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Miami City Ballet’s Lourdes Lopez takes reins for new season

When Lourdes Lopez arrived at Miami City Ballet last fall to become its new artistic director, she barely had time to sleep, much less think about what was next.

“It was a terrifying September,” Lopez says. “It’s a gulp moment — can I do this?”

But she and the company plunged ahead, and have come more than halfway through the season in good shape. Now MCB has announced its 2013-14 season, the first concrete indication of Lopez’s artistic vision.

New to the company and Miami are works by famed contemporary ballet choreographers Christopher Wheeldon and Nacho Duato; West Side Story Suite, a distillation of the classic Jerome Robbins musical; and Episodes, one of George Balanchine’s most adventurous ballets.

Executive director Daniel Hagerty, who also came aboard last fall, says the new season is key to a broader plan for bolstering Miami City Ballet’s profile and financial stability and leaving behind last year’s controversy over the departure of founder Edward Villella.

The troupe received a $5 million grant from the John S. and James L. Knight Foundation for its endowment, ticket sales are up modestly, the dancers are performing well, and marketing efforts like a splashy photo campaign showing MCB ballerinas with Miami Heat stars are drawing attention. On Friday, Darleen Callaghan takes over as director for the troupe’s school, relieving Lopez of that responsibility.

At just under $14.1 million, next year’s budget is only 2.5 percent higher than this year’s, but Hagerty hopes new fundraising campaigns like one that lets people become members for just $50 or $100 a year, a larger and more involved board and more collaborations with other arts groups will boost MCB’s community standing and bottom line.

“Lourdes has talked about wanting and needing to embrace and reflect the community, and I want that to be reflected in our giving program,” Hagerty says.

For Lopez, her first time planning a season for a major ballet troupe was “like a Rubik’s cube. It’s not like you have a bunch of ballets in a jar and you pull them out. You think ‘I would love to do this,’ but then you think what dancers do I have, and then you put the pieces together and they’re all sad, or they all have blue lighting. Then you realize this doesn’t go with that, or you’ve got the orchestra for the first half of the evening but not the rest it was really an unbelievable lesson for me.”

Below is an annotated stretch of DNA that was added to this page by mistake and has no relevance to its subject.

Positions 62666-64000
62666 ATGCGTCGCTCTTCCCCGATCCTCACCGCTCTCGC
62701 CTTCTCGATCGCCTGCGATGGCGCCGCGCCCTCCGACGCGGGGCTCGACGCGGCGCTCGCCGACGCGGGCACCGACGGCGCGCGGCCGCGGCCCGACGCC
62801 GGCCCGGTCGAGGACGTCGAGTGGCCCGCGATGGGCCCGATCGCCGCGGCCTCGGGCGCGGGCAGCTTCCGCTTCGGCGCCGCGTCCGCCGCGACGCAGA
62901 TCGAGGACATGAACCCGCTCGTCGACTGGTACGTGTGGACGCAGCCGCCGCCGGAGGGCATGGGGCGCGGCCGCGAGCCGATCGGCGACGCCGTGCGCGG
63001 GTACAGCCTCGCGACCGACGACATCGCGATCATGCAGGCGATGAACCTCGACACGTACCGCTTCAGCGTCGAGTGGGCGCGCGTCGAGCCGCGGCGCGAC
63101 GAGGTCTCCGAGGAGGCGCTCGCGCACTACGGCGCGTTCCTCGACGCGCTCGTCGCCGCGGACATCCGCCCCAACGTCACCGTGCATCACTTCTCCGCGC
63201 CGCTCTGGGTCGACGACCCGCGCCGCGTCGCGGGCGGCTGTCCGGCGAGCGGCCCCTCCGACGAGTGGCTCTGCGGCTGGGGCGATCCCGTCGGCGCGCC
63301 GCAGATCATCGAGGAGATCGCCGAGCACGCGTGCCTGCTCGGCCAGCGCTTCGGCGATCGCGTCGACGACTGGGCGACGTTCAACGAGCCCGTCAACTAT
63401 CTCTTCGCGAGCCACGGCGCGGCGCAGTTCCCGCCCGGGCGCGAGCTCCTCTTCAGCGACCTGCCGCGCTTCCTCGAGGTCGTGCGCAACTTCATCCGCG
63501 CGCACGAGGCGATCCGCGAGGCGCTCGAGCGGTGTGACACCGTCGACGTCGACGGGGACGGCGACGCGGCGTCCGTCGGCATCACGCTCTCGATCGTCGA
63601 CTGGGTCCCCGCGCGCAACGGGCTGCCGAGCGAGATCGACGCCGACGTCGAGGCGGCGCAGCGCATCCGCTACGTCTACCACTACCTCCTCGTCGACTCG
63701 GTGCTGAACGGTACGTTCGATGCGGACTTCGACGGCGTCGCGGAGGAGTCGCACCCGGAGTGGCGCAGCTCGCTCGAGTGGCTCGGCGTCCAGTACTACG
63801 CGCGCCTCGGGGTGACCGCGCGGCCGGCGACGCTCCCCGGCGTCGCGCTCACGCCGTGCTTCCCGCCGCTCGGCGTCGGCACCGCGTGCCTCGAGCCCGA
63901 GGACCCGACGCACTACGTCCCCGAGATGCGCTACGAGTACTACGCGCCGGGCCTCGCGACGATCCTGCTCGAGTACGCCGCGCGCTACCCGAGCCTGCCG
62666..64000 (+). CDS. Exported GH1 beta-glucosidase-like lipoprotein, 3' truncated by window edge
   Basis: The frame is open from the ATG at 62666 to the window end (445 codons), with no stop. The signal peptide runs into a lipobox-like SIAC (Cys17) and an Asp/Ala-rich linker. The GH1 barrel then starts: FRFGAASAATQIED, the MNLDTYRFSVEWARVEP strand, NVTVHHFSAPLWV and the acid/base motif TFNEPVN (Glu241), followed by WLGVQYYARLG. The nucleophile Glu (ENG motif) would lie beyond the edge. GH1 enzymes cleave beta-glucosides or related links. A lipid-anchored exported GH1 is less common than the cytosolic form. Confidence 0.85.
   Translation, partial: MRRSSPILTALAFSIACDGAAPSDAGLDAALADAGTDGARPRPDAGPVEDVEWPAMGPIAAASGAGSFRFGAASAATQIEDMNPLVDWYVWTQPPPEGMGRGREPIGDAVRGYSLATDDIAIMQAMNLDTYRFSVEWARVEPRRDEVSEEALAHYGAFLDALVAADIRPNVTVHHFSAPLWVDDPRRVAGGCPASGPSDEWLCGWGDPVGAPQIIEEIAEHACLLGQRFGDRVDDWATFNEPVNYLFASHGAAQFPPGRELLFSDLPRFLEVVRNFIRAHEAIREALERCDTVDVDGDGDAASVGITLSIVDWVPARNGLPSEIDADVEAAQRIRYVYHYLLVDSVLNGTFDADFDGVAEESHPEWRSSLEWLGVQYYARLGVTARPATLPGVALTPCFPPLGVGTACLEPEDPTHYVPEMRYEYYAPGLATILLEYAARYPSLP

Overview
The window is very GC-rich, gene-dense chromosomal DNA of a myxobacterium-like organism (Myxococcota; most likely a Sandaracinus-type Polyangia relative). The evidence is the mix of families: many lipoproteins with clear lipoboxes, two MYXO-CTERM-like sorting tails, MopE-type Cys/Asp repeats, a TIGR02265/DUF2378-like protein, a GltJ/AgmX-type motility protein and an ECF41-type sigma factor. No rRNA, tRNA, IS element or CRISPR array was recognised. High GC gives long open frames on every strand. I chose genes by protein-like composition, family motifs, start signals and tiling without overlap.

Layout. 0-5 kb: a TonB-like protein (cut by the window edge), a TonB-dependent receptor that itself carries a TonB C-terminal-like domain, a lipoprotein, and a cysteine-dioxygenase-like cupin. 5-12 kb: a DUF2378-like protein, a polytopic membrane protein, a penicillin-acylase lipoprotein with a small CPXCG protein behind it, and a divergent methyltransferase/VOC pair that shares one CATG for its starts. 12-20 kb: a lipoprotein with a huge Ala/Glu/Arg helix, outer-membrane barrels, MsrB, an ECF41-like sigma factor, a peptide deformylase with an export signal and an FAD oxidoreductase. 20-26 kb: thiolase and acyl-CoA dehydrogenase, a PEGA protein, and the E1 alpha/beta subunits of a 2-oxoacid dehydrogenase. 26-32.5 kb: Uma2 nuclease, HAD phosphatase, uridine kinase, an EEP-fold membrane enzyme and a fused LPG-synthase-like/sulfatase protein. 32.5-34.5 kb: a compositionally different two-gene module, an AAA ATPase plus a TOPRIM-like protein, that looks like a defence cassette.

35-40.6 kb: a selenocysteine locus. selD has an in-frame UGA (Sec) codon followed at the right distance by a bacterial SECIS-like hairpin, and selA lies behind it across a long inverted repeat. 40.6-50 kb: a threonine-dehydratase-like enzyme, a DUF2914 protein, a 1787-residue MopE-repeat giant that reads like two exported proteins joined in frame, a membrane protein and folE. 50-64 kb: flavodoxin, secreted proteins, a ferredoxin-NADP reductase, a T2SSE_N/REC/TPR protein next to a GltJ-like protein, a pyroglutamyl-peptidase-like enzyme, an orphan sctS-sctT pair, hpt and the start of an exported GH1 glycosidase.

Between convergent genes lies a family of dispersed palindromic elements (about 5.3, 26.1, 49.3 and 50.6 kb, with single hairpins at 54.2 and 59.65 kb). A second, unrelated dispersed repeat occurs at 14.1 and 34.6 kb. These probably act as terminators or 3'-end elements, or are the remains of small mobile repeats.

While Lopez and other company leaders are eager for her to make her stamp on MCB, the 2013-14 program is not a major departure from the past. Balanchine, who was mentor to Lopez as well as Villella at New York City Ballet, remains a staple. And neither Wheeldon (whose pas de deux Liturgy is already in the troupe’s repertory) nor Duato should be difficult for MCB dancers and audiences.

“My intent has never been to turn this company upside down,” Lopez says. “I do want to keep the lineage.”

One reason she chose Polyphonia, a 2001 ballet that was a breakthrough hit for Wheeldon, was the connection she saw with Balanchine’s modernist masterwork Agon.

“For a company that dances so much Balanchine I thought it was important to ask what’s the next step, what’s the evolution of that?” Lopez says. “They’re both very abstract, but architectural.”

Programming Polyphonia also marks the end of a strained period in her friendship with Wheeldon, her partner in the brief-lived contemporary ballet company Morphoses.

“We literally bumped into each other in the American Airlines lounge, and I said ‘Listen, how do you feel about our doing a couple of things of yours?’ ”

Duato, a Spanish choreographer whose work has been seen at the International Ballet Festival in Miami, will be represented by his first ballet, Jardi Tancat, an earthy 1983 ballet based on Catalan folklore. “It’s about these peasants in Spain singing and dancing very grounded and luscious,” Lopez says. “You feel like it’s a town somewhere, a real community it’s profoundly soulful.”

Although it was made in 1959, Balanchine’s Episodes may be the most challenging work of the season for audiences and dancers. With its thorny, atonal Webern music and mysterious, abstract choreography, it is one of Balanchine’s most experimental and seldom-done pieces.

“To me it’s a really revolutionary work,” says Lopez. “I love this ballet it’s like five different ways of hearing Webern’s music, showing it to you in so many different ways.”

West Side Story Suite will be challenging in a different way. The dancers not only have to master Robbins’ jazzy choreography, but they have to sing.

At New York City Ballet, Lopez learned the piece at Robbins’ request, but had to step out because of her lack of vocal talent. “It was one of the most thrilling experiences,” Lopez says. “But I cannot sing to save my life.”

Luckily, a number of MCB dancers can. (Lopez won’t say who’s in the cast, but several people close to the company report that leading ballerina Jeanette Delgado has a fine voice.)

The rest of the season will be familiar, with the return of Alexei Ratmansky’s Symphonic Dances and Balanchine pieces from MCB’s repertory including the lyrical Serenade and Tschaikovsky Pas de Deux. After 10 years, Lopez is reviving Ballo della Regina, a sparkling ballerina showcase made for famed former NYCB dancer Merill Ashley (who has joined MCB’s board). The final show is Don Quixote, the rollicking Spanish-style rom-com ballet that’s an audience favorite.

On balance, Lopez hopes the new season holds enough novelty and energy “to create buzz and excitement around this company. When there’s something new on every program it brings people in, it calls attention to us.”